Powerful Tropical Cyclone Harold, the strongest yet recorded in 2020, made landfall on the southwestern coast of Espiritu Santo Island, Vanuatu on April 6 at about 0:00 UTC (April 5, 8:00 p.m. EST). By midday, the devastating storm carried maximum sustained wind of about 215 km/h (134 mph) making it a Category 4 storm based on the Saffir-Simpson Hurricane Wind Scale. Harold ripped roofs off of buildings, caused heavy flooding, and cut communication lines on the country’s largest two islands.
In the days before reaching Vanuatu, the cyclone caused several deaths as it passed south of the Solomon Islands and overthrew a ferry with almost 30 people on board. The storm is expected to reach Fiji by Wednesday.
On April 5, 2020, the Moderate Resolution Imaging Spectroradiometer (MODIS) on board NASA’s Terra satellite acquired a true-color image of Tropical Cyclone Harold’s center preparing to make landfall on Espiritu Santo.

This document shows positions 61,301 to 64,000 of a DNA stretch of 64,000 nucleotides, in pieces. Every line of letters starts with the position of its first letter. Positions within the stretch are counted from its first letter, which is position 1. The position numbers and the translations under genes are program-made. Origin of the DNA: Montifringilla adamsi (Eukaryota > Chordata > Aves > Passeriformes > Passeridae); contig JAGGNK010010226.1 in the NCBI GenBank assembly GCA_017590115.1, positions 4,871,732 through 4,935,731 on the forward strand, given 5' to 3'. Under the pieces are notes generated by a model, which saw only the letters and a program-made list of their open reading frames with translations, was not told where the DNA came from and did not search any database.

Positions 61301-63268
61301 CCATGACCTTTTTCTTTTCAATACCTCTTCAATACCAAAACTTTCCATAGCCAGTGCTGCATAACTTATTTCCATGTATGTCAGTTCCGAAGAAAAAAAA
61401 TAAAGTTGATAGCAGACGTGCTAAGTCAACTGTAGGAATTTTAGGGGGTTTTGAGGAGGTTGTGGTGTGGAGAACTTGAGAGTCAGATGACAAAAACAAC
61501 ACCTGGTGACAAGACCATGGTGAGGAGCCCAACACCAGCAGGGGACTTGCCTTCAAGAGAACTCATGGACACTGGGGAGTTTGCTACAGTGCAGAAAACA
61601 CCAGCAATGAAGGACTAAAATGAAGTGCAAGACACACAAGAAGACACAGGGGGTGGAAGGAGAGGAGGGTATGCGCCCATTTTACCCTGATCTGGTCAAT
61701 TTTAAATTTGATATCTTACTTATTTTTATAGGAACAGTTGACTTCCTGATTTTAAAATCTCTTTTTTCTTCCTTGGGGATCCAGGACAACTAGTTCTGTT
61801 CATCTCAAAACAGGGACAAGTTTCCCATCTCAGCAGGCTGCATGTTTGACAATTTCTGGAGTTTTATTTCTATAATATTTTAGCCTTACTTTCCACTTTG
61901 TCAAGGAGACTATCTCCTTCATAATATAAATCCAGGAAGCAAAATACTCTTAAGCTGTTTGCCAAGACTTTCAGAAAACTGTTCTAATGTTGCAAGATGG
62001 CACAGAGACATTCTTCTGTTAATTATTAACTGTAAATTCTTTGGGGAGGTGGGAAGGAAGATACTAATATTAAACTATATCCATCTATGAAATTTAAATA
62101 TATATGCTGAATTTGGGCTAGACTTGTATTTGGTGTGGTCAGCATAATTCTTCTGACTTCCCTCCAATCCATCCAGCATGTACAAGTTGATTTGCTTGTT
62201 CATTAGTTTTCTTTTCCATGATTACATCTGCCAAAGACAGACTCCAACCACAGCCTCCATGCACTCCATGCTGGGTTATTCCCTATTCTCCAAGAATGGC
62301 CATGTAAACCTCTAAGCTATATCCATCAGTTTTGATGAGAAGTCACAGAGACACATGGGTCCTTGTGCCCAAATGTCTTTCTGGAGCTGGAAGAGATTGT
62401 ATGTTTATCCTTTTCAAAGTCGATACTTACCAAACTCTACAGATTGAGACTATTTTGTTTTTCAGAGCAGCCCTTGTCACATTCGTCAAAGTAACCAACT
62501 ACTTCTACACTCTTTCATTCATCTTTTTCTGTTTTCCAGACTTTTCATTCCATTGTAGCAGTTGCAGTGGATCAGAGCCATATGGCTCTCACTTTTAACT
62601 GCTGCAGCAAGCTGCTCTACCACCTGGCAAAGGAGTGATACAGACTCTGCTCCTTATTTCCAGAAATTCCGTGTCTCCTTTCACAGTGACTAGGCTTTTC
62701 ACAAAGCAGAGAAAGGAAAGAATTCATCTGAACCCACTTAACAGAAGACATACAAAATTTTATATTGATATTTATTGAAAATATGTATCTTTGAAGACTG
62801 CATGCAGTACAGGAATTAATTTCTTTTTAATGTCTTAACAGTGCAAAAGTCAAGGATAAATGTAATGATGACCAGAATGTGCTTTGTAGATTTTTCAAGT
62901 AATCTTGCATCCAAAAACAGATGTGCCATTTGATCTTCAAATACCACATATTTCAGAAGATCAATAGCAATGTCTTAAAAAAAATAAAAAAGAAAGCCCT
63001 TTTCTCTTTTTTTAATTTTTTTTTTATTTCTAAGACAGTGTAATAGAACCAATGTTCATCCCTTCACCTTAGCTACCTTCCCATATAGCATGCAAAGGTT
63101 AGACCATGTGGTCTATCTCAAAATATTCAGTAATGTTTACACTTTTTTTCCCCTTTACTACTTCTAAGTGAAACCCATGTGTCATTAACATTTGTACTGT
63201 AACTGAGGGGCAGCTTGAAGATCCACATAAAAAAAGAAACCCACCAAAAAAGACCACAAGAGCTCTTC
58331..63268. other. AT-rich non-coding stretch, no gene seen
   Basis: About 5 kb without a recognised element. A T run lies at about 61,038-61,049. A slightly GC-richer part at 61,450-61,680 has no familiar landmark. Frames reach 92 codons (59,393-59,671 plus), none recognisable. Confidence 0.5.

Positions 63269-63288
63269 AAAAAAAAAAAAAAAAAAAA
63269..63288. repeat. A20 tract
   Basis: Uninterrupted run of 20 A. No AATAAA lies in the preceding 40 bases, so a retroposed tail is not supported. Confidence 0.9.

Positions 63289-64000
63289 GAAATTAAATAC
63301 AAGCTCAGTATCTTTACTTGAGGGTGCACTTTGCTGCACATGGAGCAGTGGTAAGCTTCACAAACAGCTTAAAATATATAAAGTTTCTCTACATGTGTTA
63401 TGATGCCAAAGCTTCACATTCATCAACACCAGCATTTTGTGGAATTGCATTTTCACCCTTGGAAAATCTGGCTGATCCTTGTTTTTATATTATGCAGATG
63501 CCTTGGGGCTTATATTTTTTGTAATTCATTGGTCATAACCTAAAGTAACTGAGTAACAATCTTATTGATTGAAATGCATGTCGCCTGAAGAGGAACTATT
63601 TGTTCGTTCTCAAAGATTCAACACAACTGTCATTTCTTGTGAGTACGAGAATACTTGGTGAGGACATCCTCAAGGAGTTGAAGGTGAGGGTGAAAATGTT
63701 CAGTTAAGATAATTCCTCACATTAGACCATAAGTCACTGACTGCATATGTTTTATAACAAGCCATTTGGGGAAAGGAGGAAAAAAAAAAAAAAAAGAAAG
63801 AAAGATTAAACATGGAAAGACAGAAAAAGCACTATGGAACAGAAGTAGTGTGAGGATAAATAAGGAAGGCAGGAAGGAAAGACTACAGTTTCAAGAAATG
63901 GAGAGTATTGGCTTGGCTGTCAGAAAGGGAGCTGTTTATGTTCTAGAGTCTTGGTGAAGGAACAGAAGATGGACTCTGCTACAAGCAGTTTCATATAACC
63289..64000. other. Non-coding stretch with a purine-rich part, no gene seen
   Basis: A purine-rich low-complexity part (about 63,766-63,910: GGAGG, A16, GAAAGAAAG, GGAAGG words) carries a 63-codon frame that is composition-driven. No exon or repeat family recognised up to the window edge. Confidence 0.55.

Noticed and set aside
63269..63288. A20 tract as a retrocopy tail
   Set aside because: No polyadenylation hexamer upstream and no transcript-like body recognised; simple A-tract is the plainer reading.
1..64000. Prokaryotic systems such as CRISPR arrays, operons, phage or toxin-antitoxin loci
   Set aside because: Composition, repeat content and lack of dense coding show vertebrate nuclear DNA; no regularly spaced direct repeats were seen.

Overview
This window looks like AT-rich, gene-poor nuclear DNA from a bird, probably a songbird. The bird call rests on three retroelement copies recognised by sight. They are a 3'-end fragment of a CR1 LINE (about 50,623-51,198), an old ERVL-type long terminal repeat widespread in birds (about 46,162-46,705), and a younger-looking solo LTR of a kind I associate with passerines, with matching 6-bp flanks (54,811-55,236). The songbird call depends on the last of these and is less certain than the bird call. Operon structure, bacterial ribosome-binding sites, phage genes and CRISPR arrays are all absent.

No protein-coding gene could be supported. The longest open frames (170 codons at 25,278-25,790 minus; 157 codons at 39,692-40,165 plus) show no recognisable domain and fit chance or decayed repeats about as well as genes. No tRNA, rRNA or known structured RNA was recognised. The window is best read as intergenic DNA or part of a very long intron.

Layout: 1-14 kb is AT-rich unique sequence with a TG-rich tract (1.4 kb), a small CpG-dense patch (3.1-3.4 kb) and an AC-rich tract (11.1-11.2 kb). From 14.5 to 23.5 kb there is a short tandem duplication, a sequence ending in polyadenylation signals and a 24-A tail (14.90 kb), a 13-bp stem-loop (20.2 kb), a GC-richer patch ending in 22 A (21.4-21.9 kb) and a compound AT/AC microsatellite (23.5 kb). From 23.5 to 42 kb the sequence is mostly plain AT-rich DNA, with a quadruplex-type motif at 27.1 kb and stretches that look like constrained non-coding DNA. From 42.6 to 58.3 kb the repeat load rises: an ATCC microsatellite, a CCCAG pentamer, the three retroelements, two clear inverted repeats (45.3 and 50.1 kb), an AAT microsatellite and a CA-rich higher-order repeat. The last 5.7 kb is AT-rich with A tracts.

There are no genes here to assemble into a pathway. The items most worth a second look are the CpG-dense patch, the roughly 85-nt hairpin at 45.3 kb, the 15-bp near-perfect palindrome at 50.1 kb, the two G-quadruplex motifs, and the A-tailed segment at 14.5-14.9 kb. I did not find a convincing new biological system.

The storm is expected to move east of Vanuatu by April 7. Until then, forecasters at the Vanuatu Meteorology and Geohazards Department warned of destructive storm-force winds with heavy rainfall and flash flooding near river banks and low-lying areas. As of the evening of April 6, widespread power outages on the island were preventing communication of early damage reports from the islands affected by Cyclone Harold.
The country, which was already under a state of emergency due to the COVID-19 pandemic, has lifted its social-distancing practices and removed restrictions on public gatherings to help people move to safe shelters and evacuation centers. However, humanitarian aid efforts have been slowed down by restrictions on international travel.
The last category 5 storm to hit Vanuatu was Cyclone Pam in 2015. The storm caused widespread damages and losses equivalent to nearly two-thirds of the country’s gross domestic product.